1. Introduce yourself, who are you and what do you do?
I am Carla S. Rodriguez-Tirado. I am originally from Puerto Rico, but I currently live in Dallas where I am working on getting my PhD in Cancer Biology at the University of Texas Southwestern Medical Center. My research involves finding ways that cancer develops resistance to current therapies available. I spend most of my time in lab running experiments.
2. How did you arrive at this career (or point in your life/work)? Was it always something you know you wanted to do?
Research is not something I always wanted to do. Honestly, I did not really understand what research entailed until my junior year in undergrad. Where I grew up you don’t get exposure to research careers, I thought that if I was interested in science then Med school was the only option for me. It wasn’t until I took the cell biology course in my junior year that I started to become aware of my curiosity towards how cells work and how complex they are. I had a great professor who taught us how different techniques work and that we have so much left to discover. At this point I had already started participating in research in a lab in my undergrad institution, not necessarily because I wanted to do research, but because I thought it would look good on the application for Med school. Through people in the lab I worked in, I learned that there are summer research programs where you would get assigned your own project and work on it full time for 10 weeks. I decided I wanted to try it out and keep my options open. That is how I ended up at NYU for the summer in a great lab and by the end of the summer I was sure I wanted to do research. There are so many unknowns, so much unpredictability that it challenged my intellectual ability way beyond just memorizing stuff for a test. I was lucky that at my undergrad institution (University of Puerto Rico) there were programs that would fund for me to do research and be able to work on my project (the program was Maximizing Access to Research Careers), funded by the NIH. After the experience in the lab back home and another summer program at UTSW I was ready to apply for grad school. I really had no idea that doing research is something I would fall in love with.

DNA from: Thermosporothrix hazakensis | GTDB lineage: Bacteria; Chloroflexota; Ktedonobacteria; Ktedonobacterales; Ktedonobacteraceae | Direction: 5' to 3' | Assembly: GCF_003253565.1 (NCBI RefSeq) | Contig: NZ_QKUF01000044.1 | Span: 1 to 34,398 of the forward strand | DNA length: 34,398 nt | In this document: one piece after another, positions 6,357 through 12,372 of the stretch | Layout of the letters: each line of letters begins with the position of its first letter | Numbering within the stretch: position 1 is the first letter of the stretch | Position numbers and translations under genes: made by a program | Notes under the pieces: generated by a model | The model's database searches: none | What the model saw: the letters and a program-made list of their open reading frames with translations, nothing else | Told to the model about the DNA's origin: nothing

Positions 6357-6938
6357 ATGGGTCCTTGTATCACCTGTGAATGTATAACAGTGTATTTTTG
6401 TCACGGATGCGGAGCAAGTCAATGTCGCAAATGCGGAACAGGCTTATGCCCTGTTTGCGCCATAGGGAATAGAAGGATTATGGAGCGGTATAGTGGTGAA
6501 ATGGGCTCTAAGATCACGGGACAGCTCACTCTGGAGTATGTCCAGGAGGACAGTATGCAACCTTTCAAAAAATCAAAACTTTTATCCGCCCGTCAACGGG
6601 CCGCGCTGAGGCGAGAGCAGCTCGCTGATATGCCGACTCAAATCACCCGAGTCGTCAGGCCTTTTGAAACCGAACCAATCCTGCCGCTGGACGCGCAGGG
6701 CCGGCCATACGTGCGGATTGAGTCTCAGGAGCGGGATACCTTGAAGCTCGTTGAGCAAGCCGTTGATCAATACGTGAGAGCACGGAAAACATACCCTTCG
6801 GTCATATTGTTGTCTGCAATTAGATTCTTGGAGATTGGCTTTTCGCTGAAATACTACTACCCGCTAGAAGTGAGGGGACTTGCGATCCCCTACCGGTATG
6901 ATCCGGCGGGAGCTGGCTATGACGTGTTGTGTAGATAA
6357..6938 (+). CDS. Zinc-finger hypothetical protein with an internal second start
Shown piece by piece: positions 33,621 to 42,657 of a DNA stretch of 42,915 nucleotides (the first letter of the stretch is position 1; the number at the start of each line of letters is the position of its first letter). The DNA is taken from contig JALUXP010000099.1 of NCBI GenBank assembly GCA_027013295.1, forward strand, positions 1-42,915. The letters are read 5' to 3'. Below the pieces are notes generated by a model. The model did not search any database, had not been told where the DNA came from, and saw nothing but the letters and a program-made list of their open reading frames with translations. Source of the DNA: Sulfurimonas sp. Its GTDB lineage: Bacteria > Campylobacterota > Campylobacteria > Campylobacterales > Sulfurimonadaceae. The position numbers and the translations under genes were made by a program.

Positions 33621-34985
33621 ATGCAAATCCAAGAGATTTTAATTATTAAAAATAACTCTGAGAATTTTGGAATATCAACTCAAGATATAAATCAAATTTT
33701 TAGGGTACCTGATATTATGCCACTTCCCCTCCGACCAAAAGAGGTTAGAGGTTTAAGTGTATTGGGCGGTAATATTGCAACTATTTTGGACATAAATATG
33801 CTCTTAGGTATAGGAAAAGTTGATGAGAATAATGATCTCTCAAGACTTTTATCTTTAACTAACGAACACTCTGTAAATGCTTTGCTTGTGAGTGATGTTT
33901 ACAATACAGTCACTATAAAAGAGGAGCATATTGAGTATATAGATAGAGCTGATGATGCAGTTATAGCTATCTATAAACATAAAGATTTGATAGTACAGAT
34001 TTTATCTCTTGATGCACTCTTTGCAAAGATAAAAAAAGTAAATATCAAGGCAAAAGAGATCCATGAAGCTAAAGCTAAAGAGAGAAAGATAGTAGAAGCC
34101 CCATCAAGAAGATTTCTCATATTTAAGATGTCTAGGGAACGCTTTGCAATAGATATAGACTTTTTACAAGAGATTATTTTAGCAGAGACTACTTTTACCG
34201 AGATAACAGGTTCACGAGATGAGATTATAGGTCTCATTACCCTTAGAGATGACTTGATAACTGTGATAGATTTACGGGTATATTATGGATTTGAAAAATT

3. What about you job makes you jump out of bed in the morning, especially on those cold, dark mornings?
I guess it really depends on the morning. Sometimes I am excited about the experiments that I have planned for the day. Sometimes it’s seeing my lab mates and interacting with them. There are times that I do not feel like working, it might be because I am tired or because I am not feeling motivated. I know it is totally normal to feel this way because sometimes experiments don’t work. I find that taking a moment to yourself and disconnecting from the work is important to feel motivated again. I have to say that I am surrounded by great people who make it easy to stay motivated even in dark days.
4. What is your personal cure for stress or how do you raise you spirits in times of doubt? Can you share a Story?
I always remember to make time for myself and to do stuff that has nothing to do with research. I have recently taken up hiking and meditating and it has really helped with reducing anxiety and stress levels. It used to be going to the beach, but I do not have access to that in Dallas, so I took up hiking to get away from the city. Taking breaks is something that I cannot emphasize enough, it keeps me going and fills me with energy.
5. Who is your role model? If no one, any thoughts on this?
I don’t really have a role model in mind. What I usually recognize in people that I admire is confidence, security, intelligence, independence, being upfront and honest. I am a goal oriented and self-motivated kind of person, so I admire and look up to people who are the same.
6. What advice would you give yourself if you could go back in time?
If you don’t do it, it will not happen. You must put in the work, no one will do it for you. Seek advice if you need it, but opportunities most of the time do not fall in your lap you have to go looking for them.
7. Top 3 tips for girls starting out in STEM?
Start looking for opportunities to get involved in STEM related fields, you might be surprised at what you find. If you live in an area where there are no opportunities do not despair, it is never too late to start (I started getting involved in research in my junior year of undergrad and I made it to grad school). Participate in summer programs in the area that you are interested, these are great experiences to get a feel for what you want to do. Ask a lot of questions, never stop asking questions and ask for help. This is a demanding career it is important to have people to turn to.
8. How do you measure your success?
This is a really tough question and the honest answer is that I am still figuring it out. The one thing I can say is do not compare yourself to others, everyone is different.
9. Where can we find more about your work?
I am not the most active person on social media, but if you would like to know more feel free to contact me through twitter (CarlaRo95).
10. Are you social? Will you share your twitter handle, or LinkedIn profile or Facebook so that young women can connect with you?